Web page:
“Come for the Comics, Stay for the Doughnuts”: Paul Karasik and students at the Center for Cartoon Studies’ Graphic Novel Workshop

Paul Karasik has good things to say about the doughnut situation here in White River Junction.

“The Polka Dot Diner doughnut is a superior product,” Karasik said when interviewed in The Center for Cartoon Studies’ Schulz Library. “It’s not overly greasy; it’s very cake-like and light.”

The doughnut, however, is not without its flaws.

“It’s a little too sweet for my taste, it could use some nutmeg,” Karasik said, “But I haven’t gotten to the point in my relationship with the owners of the Polka Dot Diner that I feel comfortable enough to make such suggestions.”

In addition to being a connoisseur of fried baked goods, Eisner winner Karasik is a comics luminary responsible for exposing a new generation of readers to the works of Fletcher Hanks, as well as educating scores of cartoonists in the  analysis and close-reading of comics.

Last week Karasik exposed a group of twenty workshop participants from all over the globe to his teaching methods here at the Center for Cartoon Studies. The students, some of whom hailed from as far off as Bologna, Italy, brought their graphic novel projects for a week of intensive workshopping.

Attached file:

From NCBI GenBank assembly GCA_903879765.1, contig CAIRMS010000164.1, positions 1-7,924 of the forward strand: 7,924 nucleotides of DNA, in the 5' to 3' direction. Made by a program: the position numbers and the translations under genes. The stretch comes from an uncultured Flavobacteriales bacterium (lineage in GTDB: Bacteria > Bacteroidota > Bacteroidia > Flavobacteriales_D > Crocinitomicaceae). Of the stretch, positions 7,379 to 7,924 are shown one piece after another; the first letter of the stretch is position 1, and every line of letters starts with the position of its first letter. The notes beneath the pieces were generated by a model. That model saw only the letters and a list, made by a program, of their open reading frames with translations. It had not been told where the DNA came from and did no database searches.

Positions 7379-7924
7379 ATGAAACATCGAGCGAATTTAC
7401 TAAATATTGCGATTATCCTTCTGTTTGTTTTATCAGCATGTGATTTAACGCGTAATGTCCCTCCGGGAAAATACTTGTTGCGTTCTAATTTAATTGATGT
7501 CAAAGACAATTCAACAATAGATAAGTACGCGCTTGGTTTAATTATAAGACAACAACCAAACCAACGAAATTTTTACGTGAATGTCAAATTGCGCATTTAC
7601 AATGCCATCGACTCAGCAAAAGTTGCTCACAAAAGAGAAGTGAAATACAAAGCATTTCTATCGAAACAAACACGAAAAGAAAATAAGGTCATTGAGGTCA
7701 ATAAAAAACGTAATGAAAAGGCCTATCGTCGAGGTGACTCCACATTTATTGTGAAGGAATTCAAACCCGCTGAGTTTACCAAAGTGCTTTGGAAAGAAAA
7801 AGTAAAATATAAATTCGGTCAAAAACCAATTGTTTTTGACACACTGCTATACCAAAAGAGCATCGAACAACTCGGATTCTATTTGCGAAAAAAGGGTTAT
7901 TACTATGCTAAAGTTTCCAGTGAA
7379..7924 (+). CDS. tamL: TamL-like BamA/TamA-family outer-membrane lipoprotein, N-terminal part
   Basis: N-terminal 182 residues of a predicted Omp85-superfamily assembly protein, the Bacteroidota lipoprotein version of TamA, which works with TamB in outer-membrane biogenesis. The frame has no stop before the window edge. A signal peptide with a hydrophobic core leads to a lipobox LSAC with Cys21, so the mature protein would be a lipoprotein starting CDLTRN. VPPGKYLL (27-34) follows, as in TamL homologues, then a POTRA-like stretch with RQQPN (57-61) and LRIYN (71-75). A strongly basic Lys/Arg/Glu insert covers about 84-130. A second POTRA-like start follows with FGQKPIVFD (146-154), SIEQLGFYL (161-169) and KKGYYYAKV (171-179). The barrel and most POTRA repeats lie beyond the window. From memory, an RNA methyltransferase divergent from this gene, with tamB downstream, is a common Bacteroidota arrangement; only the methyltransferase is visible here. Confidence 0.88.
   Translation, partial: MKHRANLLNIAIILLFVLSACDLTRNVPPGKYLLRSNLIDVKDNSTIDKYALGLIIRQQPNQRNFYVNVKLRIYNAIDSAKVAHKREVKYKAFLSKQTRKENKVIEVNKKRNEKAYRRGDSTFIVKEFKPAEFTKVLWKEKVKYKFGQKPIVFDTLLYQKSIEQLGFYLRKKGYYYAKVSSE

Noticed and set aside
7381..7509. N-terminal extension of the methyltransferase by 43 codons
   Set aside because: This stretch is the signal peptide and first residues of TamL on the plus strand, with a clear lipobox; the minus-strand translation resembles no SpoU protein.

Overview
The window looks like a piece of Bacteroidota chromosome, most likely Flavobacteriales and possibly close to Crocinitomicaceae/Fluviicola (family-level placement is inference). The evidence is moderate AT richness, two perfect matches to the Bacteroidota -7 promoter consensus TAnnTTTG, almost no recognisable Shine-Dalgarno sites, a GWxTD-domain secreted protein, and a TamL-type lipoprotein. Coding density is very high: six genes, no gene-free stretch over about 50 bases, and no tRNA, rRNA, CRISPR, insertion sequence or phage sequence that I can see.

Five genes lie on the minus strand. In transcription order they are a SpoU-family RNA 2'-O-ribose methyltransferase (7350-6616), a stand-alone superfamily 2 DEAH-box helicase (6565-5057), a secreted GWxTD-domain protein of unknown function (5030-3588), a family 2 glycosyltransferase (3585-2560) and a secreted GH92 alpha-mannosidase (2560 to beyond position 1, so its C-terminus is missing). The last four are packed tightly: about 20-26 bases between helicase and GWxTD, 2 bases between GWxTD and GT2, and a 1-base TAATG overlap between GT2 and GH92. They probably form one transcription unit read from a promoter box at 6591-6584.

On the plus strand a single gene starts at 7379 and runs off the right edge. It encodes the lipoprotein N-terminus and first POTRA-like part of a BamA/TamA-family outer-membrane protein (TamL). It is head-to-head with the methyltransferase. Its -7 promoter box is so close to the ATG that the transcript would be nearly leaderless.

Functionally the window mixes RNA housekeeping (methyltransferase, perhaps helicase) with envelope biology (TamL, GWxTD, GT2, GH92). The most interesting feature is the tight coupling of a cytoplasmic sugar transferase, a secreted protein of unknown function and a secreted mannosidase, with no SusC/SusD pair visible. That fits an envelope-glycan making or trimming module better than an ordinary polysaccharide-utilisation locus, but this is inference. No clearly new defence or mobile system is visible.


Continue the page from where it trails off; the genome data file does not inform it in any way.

Forever changed: Karasik and students on the mean streets of White River Junction. Photo courtesy of Paul Karasik’s Facebook.


Karasik is a noted comics formalist. His graphic novel adaptation of Paul Auster’s City of Glass (produced with world-renowned superstar creator David Mazzucchelli) is remarkable in that it plays not only with the source text’s preoccupation with semiotics, but with the form and function of graphic narrative itself. It’s this attention to structure and execution that enthralled many of his students.

Six panels from Karasik and Mazzucchelli’s “City of Glass.” Image courtesy of altx.com, copyright Karasik and Mazzucchelli.

“The first day was incredible for me,” Rachel Lindsay, who is working on a memoir about her hospitalization for bipolar disorder, said. “I didn’t go to art school, but I consider myself an artist; I was not used to looking at comics so deliberately.”

The first day of the workshop was consumed largely by an exhaustively in-depth formal analysis of a couple of Nancy strips, a subject with which Karasik is intimately familiar. His 1988 essay (co-written with Mark Newgarden) “How to Read Nancy” has become something of a cult classic in academic comics courses.